Abandon Text!

W. H. Auden once said: "Poems are not finished; they are abandoned." I have been abandoning writing projects for many years, since only the pressure of deadline and high expectations ever got me to finish, or even start, anything of merit. This blog is an attempt to create a more consistent, self-directed writing habit. Hopefully a direction and voice will emerge.

Saturday, July 15, 2006

What do you Know?

I've continued to listen to a tape lecture series on the philosophy of religion. The bulk of the course seems to focus on arguments about the existence of God, which is about as classical as you can get when it comes to philosophers contemplating religion.

At first I thought I was going to be bored with this sort of thing. I kinda figured out long ago that no argument was going to be sufficient when it comes to religious questions, and arguing the existence of God always seemed to betray a certain shallowness in thinking to me.

What I liked about the lecturer's approach, though, is that he didn't start with argument at all, but rather spent a few lectures talking about evidence, and how disbelieve turns into belief and possibly into knowledge. While it doesn't necessarily add to what we know in terms of content, it was quite reassuring to see such a thorough examination of knowledge itself, and what we mean by it, and what we want out of it. There is a certain existential comfort in being able to take stock, intellectually: "I might not know if there's a God, but at least I know what it would take to convince me."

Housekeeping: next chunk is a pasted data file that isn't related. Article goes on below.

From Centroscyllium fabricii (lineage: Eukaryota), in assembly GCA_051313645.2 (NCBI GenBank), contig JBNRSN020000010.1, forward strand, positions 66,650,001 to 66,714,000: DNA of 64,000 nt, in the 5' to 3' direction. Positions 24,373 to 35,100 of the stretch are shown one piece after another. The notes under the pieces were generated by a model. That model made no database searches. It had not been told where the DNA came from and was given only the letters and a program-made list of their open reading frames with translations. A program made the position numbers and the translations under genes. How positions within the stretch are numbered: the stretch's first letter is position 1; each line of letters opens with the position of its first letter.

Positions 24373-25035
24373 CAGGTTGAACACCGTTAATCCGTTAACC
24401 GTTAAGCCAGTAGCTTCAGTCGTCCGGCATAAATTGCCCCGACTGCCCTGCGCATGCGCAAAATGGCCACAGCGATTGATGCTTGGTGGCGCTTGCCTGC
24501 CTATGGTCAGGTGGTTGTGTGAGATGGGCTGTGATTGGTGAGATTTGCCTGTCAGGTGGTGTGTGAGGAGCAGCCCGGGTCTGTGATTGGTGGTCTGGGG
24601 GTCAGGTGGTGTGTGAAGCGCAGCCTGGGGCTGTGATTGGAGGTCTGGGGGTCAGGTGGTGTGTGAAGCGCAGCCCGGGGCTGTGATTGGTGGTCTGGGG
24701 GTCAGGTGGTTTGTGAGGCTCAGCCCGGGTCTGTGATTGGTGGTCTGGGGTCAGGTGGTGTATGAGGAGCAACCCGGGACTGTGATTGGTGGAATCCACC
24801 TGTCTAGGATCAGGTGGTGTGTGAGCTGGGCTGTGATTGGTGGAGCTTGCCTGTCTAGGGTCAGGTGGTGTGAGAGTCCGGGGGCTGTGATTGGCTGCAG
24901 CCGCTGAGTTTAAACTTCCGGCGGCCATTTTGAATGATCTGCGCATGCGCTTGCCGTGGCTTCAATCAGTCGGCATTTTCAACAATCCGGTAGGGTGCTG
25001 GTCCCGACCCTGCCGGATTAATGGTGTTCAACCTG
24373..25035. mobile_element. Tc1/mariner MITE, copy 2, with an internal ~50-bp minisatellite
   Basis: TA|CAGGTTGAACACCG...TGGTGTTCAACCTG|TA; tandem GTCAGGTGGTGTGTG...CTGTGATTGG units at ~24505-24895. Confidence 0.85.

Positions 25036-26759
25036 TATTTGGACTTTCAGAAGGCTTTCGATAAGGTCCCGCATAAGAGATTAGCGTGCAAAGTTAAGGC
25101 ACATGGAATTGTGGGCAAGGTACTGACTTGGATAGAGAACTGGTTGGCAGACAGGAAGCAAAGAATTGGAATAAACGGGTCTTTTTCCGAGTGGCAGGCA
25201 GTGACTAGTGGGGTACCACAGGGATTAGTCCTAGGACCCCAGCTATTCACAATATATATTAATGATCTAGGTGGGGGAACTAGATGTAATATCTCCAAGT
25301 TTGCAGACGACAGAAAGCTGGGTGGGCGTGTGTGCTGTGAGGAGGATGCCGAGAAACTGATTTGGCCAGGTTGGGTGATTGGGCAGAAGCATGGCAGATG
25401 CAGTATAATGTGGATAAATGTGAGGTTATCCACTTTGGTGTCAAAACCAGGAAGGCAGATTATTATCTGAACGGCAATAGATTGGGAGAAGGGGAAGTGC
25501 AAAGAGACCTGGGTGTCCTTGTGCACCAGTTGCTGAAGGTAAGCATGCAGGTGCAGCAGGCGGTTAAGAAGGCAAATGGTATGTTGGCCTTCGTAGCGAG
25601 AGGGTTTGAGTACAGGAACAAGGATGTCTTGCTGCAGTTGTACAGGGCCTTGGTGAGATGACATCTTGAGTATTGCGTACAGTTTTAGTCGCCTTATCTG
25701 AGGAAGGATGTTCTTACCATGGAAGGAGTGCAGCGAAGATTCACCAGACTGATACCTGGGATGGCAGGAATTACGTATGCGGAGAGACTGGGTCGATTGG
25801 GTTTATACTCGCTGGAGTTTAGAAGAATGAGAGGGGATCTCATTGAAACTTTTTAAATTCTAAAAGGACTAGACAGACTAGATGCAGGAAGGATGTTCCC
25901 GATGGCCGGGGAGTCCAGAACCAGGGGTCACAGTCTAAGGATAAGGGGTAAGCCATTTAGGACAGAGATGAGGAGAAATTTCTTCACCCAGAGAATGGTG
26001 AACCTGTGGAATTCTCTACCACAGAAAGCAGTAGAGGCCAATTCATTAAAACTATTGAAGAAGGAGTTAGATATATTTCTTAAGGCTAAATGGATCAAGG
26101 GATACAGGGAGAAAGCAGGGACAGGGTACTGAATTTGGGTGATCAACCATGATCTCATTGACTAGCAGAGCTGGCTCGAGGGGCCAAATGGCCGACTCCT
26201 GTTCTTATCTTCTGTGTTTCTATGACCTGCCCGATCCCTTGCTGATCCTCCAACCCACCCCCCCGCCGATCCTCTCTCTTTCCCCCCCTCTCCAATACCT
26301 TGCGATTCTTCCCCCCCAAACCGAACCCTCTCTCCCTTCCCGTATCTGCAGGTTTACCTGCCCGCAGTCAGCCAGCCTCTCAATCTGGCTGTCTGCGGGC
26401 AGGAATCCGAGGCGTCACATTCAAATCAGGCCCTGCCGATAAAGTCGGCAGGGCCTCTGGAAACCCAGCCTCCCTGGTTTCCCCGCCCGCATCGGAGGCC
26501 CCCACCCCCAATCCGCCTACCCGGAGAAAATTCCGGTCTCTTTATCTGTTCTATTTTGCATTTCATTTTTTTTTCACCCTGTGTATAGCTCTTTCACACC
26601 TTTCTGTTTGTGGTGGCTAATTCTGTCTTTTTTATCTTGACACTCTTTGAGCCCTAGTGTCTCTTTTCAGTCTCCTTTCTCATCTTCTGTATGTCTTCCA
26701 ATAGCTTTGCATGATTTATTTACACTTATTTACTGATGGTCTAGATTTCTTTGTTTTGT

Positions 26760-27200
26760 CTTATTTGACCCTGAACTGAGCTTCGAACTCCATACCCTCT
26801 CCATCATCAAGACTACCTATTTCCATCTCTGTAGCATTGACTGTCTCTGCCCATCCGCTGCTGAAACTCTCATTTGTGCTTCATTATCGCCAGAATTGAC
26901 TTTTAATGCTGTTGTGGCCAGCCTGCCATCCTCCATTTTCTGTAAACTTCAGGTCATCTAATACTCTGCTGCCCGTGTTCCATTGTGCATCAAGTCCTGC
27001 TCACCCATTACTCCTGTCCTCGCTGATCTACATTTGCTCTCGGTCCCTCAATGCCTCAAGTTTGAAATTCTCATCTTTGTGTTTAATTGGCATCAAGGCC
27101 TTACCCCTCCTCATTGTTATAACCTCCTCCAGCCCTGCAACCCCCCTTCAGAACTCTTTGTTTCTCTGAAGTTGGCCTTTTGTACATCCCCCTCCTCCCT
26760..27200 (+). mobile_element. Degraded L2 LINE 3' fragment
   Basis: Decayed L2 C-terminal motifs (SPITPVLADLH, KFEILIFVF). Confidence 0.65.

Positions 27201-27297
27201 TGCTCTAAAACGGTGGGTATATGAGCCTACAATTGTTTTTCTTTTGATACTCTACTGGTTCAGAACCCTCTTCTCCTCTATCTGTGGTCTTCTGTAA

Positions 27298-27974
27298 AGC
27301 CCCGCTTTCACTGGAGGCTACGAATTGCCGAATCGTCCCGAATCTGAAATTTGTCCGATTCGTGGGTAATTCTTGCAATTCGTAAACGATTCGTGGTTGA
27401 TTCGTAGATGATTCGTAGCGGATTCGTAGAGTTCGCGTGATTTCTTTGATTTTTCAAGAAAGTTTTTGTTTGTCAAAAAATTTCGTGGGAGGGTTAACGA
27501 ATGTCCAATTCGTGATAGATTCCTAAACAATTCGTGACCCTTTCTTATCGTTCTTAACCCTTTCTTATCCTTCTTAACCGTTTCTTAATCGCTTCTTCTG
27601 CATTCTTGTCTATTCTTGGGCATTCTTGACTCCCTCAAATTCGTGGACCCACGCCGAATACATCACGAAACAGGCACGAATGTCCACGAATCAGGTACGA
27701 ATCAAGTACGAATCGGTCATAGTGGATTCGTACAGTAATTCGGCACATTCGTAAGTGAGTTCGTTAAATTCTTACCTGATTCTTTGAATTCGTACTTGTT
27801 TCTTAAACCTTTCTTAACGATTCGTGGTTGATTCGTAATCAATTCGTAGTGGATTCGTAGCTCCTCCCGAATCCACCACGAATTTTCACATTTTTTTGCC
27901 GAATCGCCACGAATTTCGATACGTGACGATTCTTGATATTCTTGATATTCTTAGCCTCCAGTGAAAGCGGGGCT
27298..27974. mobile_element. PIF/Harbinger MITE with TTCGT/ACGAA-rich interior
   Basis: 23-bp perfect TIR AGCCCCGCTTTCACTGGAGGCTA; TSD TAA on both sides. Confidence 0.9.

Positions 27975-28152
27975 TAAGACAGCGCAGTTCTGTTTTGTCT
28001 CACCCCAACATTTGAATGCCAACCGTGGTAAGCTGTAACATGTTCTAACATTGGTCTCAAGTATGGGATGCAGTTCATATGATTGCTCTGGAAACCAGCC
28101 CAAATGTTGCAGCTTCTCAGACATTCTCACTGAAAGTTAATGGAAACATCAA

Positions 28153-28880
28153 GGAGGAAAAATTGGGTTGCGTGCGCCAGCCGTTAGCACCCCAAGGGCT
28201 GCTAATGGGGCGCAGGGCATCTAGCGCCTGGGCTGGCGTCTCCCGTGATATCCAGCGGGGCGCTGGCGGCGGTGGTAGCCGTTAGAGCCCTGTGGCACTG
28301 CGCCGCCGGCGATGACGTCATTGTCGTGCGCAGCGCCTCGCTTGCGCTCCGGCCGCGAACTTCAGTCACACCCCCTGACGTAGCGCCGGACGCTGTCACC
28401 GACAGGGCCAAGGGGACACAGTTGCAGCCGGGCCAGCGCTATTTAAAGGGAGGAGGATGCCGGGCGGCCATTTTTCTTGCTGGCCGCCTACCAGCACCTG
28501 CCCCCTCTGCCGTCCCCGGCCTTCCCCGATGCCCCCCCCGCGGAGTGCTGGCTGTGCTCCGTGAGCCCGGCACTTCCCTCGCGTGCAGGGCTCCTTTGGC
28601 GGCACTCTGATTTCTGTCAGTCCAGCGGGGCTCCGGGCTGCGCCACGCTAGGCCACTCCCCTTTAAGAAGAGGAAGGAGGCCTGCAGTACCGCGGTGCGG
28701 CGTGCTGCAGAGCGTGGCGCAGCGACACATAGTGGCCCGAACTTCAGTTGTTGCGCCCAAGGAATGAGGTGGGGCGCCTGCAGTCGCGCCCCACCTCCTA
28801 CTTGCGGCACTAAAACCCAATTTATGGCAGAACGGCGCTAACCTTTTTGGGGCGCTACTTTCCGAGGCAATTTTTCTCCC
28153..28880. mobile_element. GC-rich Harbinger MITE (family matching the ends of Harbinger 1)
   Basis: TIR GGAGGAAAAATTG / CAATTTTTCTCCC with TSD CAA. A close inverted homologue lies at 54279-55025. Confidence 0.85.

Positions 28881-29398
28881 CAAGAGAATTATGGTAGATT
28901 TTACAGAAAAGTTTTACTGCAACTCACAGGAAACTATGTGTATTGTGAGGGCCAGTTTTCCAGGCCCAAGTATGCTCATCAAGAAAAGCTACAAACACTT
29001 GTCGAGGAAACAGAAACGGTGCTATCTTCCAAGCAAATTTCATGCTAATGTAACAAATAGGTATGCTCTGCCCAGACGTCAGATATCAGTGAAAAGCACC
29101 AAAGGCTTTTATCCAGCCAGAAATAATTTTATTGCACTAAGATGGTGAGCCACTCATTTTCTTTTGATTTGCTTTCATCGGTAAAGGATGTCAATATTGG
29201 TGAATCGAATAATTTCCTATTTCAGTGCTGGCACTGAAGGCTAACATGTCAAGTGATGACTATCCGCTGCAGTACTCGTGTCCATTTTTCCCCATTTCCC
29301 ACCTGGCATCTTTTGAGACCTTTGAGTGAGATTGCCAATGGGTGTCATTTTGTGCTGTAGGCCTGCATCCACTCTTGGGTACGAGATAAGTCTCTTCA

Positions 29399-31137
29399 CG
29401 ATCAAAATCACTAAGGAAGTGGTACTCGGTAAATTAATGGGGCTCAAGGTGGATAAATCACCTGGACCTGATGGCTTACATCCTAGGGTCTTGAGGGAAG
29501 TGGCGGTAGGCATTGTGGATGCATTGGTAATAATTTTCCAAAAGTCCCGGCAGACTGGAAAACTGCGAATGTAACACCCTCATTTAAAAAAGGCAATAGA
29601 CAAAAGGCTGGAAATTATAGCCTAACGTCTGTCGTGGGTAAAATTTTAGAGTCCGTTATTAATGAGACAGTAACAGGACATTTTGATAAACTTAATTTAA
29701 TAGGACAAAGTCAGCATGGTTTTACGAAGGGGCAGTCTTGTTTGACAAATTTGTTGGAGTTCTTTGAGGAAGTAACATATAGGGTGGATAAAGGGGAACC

I also appreciated the standard he forwarded for what differentiates knowledge from mere belief: you know something when the evidence places it "beyond reasonable doubt." I like this because it short-circuits radical skepticism while still being fairly rigorous. It also closely approximates our actual pragmatic appreciation of the truth. We don't need to be completely free of all competiting hypotheses to be convinced; "yes, my life might be a vast Truman-Show conspiracy and total fraud . . . but I kinda doubt it." Nor does it completely remove all Matrix arguments from the table, either . . . because there are some experiences that can introduce "reasonable doubt" about the nature of reality and experience.

This is all helpful in helping me recognize where my own personal theology now stands. My philosophy always held that no religious conviction could be solid and sound without experiential validatation (e.g. an "enlightenment" experience) . . . but that doesn't change the fact that I do have some pretty well-formulated opinions about what's going on in the universe, based on all the wisdom I've received from old and new spiritual traditions, and my own unspoken hunches. In a lot of ways I think my spiritual life has been one long attempt to take my own intuitive understanding, veiled in darkness, and pull it out into the light. I know that something is going on here . . . something "important, and great" as Thornton Wilder would say. I'm just waiting to know what that really means.


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